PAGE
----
Edison’s electric light is now sufficiently advanced in an experimental direction to give us the best possible illustration of the effects of modern civilization on the nervous system. An electric machine of definite horse-power, situated at some central point, is to supply the electricity needed to run a certain number of lamps—say one thousand, more or less. If an extra number of lamps should be interposed in the circuit, then the power of the engine must be increased; else the light of the lamps would be decreased, or give out. This has been mathematically calculated, so that it is known, or believed to be known, by those in charge, just how much increase of horse-power is needed to each increase in the number of lamps. In all the calculations, however widely they may differ, it is assumed that the force supplied by any central machine is limited, and cannot be pushed beyond a certain point; and if the number of lamps interposed in the circuit be increased, there must be a corresponding increase in the force of the machine. The nervous system of man is the centre of the nerve-force supplying all the organs of the body. Like the steam engine, its force is limited, although it cannot be mathematically measured—and unlike the steam engine, varies in the amount of force with the food, the state of health and external conditions, varies with age, nutrition, occupation, and numberless factors. The force in this nervous system can, therefore, be increased or diminished by good or evil influences, medical or hygiene, or by the natural evolutions—growth, disease and decline; but none the less it is limited; and when new functions are interposed in the circuit, as modern civilization is constantly requiring us to do, there comes a period, sooner or later, varying in different individuals, and at different times of life, when the amount of force is insufficient to keep all the lamps actively burning; those that are weakest go out entirely, or, as more frequently happens, burn faint and feebly—they do not expire, but give an insufficient and unstable light—this is the philosophy of modern nervousness.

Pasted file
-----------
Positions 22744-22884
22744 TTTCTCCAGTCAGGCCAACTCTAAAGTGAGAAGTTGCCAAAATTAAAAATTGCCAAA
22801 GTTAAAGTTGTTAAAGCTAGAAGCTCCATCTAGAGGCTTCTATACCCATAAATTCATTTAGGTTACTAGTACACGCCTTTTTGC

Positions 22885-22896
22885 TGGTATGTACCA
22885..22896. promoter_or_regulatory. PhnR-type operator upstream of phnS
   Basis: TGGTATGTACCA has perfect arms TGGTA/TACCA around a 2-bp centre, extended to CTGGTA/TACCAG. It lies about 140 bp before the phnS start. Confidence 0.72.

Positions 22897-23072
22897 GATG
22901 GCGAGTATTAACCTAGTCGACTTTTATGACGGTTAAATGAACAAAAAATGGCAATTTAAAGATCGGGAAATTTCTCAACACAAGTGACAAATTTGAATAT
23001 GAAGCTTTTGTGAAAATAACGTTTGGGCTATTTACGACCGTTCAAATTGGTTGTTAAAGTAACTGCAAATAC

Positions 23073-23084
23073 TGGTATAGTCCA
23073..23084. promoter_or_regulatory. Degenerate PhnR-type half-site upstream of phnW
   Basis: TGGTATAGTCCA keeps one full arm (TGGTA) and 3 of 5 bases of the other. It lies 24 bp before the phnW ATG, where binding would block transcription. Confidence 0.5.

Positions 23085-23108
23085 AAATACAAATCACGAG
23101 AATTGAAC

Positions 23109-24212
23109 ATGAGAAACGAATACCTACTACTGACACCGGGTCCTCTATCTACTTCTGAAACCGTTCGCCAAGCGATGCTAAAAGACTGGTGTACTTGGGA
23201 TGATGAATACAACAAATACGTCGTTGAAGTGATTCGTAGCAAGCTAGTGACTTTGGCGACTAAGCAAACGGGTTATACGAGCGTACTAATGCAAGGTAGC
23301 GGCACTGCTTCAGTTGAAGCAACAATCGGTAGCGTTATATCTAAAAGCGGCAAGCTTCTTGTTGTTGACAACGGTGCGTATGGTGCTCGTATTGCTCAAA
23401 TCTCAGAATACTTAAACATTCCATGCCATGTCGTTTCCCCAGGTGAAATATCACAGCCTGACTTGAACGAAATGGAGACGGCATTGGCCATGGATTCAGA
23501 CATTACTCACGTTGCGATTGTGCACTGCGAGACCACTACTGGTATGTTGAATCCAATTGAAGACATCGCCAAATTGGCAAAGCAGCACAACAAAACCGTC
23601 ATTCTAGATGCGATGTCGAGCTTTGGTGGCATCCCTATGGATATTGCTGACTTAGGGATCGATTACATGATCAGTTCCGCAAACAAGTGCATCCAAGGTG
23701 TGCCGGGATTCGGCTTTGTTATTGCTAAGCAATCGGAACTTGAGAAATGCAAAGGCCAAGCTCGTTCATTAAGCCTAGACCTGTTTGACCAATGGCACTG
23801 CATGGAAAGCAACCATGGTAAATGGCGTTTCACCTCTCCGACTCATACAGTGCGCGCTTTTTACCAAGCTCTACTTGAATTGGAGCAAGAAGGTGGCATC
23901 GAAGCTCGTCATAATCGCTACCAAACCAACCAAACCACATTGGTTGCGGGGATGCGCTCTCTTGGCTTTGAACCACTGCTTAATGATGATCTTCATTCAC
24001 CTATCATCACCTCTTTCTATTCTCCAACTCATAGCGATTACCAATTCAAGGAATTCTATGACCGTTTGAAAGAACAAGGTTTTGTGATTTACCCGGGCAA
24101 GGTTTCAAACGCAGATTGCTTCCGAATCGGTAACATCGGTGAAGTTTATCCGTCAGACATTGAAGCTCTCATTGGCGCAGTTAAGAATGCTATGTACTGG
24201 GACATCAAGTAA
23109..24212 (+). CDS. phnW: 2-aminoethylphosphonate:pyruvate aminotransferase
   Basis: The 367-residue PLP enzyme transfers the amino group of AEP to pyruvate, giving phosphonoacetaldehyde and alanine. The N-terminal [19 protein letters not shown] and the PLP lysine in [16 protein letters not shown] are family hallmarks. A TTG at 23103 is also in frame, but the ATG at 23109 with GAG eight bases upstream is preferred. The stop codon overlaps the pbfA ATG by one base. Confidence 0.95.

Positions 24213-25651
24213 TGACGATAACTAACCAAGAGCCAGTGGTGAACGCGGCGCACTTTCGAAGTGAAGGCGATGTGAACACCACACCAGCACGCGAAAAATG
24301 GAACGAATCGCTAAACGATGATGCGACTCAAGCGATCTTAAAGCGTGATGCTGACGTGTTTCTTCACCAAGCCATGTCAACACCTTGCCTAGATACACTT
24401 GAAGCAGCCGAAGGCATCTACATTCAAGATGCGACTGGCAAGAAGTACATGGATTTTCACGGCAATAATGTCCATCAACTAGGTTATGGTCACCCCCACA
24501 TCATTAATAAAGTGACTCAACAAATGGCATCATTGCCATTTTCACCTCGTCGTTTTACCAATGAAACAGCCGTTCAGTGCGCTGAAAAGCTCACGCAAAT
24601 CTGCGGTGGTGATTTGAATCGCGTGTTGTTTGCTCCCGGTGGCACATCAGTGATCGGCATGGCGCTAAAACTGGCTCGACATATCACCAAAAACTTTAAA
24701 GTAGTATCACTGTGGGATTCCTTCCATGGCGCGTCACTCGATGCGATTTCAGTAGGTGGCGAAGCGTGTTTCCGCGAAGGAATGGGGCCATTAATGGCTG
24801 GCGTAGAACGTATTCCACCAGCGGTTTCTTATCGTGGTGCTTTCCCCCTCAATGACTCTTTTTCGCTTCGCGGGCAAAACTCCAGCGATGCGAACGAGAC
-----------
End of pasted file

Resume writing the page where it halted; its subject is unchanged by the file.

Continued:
Six months ago, I mentioned to my therapist that I’d thought of a new metaphor to describe my autistic life. I’ve been trying to find useful metaphors in part because at some point I am going to have to convince the nation’s disability system that I am, in fact, disabled. I’d been using the metaphor of having built the foundation for a house (my ability to live independently) but my inability to build anything atop it (for example, employment and so economic self-sufficiency), lest the foundation collapse.
The new metaphor I’d hit upon for my autistic experience and the limitations it places upon me was that of a house’s electrical wiring.
What I mean by all of this is not that we need to pay more attention to me, or to autistic burnout, but that we need to release the burnout discourse from the shackles of our (pre)occupation with work. What’s really happening is both more pressing and more basic than simply re-engineering the way we think about our jobs. It’s (excuse me) baffling that Tyson calls upon the spirit of neurasthenia only to undermine burnout merely as an elite phenomenon rather than to recognize in each the signs of a more fundamentally unhealthy one.
The body, both politic and personal, suffers from always teetering on the edge of an overload. Some of us keep falling in. Defining the value of our lives only by how little we deviate from some normative standard of how much use we can be cannot help but do anything else.